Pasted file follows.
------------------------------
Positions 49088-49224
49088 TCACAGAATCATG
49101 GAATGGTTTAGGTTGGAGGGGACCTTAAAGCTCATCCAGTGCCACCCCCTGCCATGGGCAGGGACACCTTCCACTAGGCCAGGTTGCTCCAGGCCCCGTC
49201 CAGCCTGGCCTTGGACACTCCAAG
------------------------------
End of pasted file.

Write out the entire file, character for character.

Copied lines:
Positions 49088-49224
49088 TCACAGAATCATG
49101 GAATGGTTTAGGTTGGAGGGGACCTTAAAGCTCATCCAGTGCCACCCCCTGCCATGGGCAGGGACACCTTCCACTAGGCCAGGTTGCTCCAGGCCCCGTC
49201 CAGCCTGGCCTTGGACACTCCAAG